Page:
As Ryder goes about his business, high above in the rafters lurks Joker himself. The camera catches him in frame, and Wayne notices him right away as he and Tim race out of there. Harley Quinn (Arleen Sorkin) is with Joker (Mark Hamill) and asks him if he thinks Batman saw him. Joker responds in the affirmative (and quotes Tweety Bird in the process) as Batman is his biggest fan – there’s no way he’d miss this! Also with Joker today are his henchmen Mo, Lar, and Cur (Billy West) whom we haven’t seen since the first episode. It’s nice to see they’ve been doing well.

joker and ryder

Joker and Ryder just having some laughs.

Joker was going to wait for Batman, but he’s a bit bored. To make sure he’s noticed, he bombs Ryder and his crew with gas-filled rubber chickens. The crew starts laughing as Ryder barks at them that they’re on live TV. When Joker hops down he starts shouting for the viewers that this isn’t part of the show, but soon the gas gets him as well and he begins laughing uncontrollably. Joker then gives him a shove and he flips over the railing and into the same vat of chemicals that created Joker.

The Batmobile comes barreling in and Batman and Robin emerge. Harley and the boys hop down to take them on as she blows a whistle signaling the beginning of the fight. As Batman and Robin tangle with the big men, Ryder tries to climb out of the chemicals. He’s looking no worse for ware, but still laughing and Joker promptly kicks him back in. He again emerges and this time Joker shoves a cigar in his mouth. It’s a gag cigar that soon explodes. The image shifts to reveal a sign that says No Smoking and warns of explosive chemicals. Director Dan Riba apparently didn’t trust viewers to see the sign so the camera even zooms in on it to make sure.

ryder emerges

I think Ryder is going to be okay…

As the place starts to go up in flames, Batman is finally able to confront The Joker. Unfortunately, Joker has opened a valve on the chemical tub which is ejecting all of the chemicals into the ocean, including Ryder. Joker points this fact out to Batman and he’s forced to go after Ryder as opposed to Joker, completely forgetting he has a partner in Robin who could have probably tended to the reporter. When the two head to where the chemicals are being ejected, they see Ryder’s shirt which is on fire floating in the chemicals, but no Ryder. Assuming he’s dead, the two climb back into the Batmobile to presumably try and catch the Joker or alert the police of what transpired. As the Batmobile races away, a manhole cover opens and Ryder emerges. He’s still got a serious case of the giggles and a crazed grin to go along with it. His hair is green like Joker’s and his skin slightly yellowed. He basically mugs for the camera before running off.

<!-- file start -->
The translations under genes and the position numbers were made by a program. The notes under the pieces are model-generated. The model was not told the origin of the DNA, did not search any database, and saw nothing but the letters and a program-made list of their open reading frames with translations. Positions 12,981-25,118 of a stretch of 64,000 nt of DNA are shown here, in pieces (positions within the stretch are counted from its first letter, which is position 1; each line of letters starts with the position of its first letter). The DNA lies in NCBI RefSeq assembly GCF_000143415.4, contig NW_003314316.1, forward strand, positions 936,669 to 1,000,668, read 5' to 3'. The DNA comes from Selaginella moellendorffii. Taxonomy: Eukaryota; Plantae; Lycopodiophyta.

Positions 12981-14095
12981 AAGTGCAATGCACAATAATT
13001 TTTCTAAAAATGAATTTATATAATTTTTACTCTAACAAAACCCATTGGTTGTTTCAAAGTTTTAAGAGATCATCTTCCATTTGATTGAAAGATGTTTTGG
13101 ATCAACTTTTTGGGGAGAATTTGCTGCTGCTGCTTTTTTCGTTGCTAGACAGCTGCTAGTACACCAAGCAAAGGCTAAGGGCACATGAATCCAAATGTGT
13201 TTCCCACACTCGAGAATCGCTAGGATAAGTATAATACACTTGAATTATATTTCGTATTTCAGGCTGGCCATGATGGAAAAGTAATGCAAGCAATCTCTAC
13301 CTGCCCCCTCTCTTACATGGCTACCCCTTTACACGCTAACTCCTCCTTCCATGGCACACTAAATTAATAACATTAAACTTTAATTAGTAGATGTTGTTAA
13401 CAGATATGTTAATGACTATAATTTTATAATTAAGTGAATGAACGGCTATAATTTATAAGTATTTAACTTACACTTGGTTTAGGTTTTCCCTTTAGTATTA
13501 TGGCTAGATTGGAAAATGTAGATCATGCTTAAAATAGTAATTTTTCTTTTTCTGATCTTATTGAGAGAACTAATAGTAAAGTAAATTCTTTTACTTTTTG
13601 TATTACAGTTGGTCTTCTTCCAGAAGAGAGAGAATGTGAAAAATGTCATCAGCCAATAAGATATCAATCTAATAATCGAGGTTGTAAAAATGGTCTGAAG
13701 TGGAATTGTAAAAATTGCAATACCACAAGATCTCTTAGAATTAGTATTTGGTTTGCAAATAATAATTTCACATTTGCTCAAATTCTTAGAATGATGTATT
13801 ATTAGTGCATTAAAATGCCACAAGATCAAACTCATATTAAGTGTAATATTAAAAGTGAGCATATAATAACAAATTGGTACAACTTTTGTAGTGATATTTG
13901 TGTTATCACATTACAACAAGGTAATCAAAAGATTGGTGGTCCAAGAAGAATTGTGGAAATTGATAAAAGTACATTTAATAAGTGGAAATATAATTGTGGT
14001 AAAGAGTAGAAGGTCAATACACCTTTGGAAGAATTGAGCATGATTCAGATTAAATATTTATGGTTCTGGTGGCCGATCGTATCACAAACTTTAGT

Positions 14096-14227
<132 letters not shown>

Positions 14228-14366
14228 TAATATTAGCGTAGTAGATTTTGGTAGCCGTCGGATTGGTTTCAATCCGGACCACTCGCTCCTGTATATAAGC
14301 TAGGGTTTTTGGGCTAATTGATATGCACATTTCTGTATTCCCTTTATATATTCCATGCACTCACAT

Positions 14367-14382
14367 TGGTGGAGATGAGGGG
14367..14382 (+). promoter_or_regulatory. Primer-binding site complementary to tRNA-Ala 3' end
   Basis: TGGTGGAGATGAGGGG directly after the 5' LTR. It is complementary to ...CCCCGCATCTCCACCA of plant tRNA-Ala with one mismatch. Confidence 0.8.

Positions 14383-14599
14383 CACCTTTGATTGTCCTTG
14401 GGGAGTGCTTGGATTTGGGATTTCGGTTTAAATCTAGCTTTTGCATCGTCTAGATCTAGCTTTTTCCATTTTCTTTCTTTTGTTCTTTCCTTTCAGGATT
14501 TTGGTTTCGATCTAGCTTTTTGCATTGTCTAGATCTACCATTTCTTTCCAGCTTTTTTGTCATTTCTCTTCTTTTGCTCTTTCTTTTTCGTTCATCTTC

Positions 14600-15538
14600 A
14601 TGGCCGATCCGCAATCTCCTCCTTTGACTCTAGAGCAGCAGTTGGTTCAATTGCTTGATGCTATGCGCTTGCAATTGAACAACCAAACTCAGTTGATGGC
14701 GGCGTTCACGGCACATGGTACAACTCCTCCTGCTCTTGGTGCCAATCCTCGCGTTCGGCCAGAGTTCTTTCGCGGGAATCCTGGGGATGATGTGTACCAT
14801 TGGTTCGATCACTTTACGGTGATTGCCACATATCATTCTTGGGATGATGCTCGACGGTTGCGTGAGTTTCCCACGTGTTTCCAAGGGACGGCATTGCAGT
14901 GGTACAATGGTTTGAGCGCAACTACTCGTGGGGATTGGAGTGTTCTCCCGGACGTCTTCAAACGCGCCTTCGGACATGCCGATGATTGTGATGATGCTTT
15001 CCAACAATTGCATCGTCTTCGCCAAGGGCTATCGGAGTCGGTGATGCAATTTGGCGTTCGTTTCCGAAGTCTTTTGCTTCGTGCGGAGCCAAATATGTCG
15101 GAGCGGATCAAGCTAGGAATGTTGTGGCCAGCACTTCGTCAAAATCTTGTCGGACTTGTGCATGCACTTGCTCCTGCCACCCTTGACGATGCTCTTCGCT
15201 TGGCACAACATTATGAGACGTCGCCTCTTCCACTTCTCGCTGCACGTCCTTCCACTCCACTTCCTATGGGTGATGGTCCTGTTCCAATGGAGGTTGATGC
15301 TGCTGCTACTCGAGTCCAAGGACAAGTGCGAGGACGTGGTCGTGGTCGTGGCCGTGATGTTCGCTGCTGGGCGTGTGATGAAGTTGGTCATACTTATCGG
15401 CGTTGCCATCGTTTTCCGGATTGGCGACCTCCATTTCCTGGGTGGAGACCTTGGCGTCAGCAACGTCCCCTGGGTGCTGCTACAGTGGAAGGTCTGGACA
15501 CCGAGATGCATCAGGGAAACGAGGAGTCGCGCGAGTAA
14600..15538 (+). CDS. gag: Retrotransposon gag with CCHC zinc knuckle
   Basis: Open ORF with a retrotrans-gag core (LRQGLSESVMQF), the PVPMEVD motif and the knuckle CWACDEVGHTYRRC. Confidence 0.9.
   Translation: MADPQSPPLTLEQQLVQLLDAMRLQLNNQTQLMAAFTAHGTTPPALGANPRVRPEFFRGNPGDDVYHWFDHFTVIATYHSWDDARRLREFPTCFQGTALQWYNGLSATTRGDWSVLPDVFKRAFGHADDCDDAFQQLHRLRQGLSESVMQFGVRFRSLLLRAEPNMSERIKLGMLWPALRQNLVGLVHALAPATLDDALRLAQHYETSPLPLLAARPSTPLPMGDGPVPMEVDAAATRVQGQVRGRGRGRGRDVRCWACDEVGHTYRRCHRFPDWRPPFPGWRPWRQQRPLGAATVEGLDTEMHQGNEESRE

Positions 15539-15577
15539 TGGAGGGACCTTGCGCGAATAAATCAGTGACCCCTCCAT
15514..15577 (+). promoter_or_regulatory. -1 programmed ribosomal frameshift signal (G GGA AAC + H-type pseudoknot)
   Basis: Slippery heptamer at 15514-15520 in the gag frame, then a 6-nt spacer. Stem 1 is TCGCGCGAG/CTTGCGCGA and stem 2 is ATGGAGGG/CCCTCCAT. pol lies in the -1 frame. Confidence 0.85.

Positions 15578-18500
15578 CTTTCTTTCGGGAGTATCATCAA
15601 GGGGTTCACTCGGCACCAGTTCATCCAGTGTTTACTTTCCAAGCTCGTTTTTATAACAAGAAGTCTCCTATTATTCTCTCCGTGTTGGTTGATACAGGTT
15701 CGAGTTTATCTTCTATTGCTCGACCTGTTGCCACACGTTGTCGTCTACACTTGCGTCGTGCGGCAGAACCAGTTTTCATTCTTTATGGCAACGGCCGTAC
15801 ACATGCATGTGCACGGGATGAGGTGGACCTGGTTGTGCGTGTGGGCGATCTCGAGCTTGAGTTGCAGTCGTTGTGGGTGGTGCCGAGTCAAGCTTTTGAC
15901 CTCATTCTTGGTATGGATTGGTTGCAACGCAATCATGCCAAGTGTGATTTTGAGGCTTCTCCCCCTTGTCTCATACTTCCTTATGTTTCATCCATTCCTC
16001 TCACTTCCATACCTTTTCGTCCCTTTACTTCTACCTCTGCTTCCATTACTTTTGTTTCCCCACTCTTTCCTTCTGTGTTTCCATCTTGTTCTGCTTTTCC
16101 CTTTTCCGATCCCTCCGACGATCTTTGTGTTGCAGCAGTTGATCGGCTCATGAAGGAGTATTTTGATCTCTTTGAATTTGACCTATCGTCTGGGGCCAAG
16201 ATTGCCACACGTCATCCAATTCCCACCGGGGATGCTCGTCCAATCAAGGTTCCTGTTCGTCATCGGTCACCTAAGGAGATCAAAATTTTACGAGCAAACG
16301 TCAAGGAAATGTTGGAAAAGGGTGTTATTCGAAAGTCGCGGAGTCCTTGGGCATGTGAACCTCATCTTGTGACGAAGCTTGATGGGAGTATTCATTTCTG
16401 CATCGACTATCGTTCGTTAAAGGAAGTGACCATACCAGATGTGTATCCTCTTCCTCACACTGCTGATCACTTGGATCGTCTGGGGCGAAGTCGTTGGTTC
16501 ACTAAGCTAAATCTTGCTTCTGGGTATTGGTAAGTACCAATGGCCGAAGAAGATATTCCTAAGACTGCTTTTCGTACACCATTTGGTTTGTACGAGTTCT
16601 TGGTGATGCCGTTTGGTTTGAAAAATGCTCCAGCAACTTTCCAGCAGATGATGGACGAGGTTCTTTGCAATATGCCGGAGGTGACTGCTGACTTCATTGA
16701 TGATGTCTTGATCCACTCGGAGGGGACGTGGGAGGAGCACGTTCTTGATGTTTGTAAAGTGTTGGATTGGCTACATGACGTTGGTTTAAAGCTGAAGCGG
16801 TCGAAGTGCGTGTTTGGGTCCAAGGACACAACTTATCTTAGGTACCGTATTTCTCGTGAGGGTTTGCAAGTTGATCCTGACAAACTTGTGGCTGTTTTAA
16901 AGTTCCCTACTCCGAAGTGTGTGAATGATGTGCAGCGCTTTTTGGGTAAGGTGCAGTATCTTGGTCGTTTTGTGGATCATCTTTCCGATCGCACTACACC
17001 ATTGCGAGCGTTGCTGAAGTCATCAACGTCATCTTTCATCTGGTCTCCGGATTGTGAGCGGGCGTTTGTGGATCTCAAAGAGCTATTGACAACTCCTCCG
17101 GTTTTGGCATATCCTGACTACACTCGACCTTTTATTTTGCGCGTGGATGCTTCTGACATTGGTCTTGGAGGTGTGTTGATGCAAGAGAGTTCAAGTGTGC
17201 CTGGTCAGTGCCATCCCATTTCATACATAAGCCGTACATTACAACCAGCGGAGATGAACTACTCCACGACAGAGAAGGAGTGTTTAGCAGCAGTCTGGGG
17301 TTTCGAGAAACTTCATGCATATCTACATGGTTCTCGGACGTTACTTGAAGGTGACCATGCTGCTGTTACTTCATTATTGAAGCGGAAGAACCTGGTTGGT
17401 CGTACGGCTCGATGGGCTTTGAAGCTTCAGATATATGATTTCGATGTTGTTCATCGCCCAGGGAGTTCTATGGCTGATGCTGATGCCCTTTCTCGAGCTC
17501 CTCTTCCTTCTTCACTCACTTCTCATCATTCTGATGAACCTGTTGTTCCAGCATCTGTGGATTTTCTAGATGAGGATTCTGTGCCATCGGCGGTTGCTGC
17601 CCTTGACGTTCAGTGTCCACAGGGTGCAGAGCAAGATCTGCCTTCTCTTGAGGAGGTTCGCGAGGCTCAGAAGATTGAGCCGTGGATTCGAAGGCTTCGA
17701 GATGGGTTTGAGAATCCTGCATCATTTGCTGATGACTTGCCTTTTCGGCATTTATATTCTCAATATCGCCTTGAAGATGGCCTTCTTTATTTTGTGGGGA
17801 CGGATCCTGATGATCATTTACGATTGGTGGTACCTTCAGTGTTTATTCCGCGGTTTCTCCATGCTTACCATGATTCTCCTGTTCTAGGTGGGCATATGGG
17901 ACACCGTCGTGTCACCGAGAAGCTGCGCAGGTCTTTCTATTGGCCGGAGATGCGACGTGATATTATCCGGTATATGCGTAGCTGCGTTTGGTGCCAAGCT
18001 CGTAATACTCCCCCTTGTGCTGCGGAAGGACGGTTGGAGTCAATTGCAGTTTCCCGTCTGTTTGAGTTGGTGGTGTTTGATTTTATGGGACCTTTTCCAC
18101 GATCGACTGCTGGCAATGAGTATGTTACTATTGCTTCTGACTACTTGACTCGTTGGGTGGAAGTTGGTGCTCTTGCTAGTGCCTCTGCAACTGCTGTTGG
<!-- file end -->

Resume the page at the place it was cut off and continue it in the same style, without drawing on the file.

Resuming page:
Ryder then bounces around the streets of Gotham laughing to himself. It’s apparent these chemicals have really heightened his agility and strength as he effortlessly leaps from street level to the top of a street light. He tries to slow down and encourages himself to think logically about the situation. The sound of a coocoo clock going off is played and Ryder grimaces as if he has a headache. He jumps to a nearby ledge as he sees a woman inside. She is frightened and runs off and Ryder gets even more cartoonish by quoting Mindy from Animaniacs (“Okay-I-love-you-Buh-Bye!”) and bounds into a clothing store named Ditko’s, an obvious nod to Steve Ditko who created the character of The Creeper. Inside there he scares all of the patrons away, but a clearly bored store associate (E.G. Daily) just hangs around and even gives him fashion tips. She suggests green and hands him a little pair of green and black undies that he puts on along with some fashionable red gloves and boots. To complete the ensemble a large red boa is draped over his shoulders.

harley pie